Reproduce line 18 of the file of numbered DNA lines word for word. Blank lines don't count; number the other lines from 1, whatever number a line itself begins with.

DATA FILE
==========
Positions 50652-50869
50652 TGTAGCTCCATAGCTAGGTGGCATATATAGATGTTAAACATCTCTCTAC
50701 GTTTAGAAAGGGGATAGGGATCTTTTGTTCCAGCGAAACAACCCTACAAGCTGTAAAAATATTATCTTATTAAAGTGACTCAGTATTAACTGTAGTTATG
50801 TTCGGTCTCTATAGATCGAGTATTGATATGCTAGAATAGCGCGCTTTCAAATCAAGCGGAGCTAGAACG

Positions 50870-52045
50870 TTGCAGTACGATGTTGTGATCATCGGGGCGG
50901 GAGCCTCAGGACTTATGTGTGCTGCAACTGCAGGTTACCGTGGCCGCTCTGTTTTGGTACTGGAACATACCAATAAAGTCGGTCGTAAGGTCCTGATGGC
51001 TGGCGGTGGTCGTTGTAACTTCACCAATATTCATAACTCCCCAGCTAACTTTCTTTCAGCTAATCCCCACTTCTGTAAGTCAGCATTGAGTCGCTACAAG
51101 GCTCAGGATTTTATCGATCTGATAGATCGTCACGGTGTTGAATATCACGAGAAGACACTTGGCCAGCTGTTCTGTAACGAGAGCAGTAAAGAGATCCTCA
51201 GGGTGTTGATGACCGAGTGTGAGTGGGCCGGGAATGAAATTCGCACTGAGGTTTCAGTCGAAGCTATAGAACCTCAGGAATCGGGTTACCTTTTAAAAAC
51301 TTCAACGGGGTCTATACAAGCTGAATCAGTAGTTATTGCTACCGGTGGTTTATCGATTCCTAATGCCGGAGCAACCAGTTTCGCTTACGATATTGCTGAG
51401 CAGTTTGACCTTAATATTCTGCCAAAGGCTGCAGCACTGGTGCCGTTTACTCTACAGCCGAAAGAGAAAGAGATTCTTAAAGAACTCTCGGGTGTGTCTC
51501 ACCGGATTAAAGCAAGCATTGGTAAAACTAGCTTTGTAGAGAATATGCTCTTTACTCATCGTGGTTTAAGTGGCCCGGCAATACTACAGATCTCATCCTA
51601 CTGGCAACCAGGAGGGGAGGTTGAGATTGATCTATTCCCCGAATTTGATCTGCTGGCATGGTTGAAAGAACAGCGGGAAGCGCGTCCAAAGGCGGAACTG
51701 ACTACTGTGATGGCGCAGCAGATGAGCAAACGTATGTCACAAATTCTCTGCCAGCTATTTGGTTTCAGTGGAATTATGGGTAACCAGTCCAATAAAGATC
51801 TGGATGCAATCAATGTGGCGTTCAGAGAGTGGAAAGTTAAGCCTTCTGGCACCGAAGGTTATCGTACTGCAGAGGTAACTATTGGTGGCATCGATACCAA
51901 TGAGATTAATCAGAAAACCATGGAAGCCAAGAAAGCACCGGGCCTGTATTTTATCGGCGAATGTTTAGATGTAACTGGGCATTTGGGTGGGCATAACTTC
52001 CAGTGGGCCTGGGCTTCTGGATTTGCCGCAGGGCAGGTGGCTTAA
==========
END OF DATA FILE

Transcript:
52001 CAGTGGGCCTGGGCTTCTGGATTTGCCGCAGGGCAGGTGGCTTAA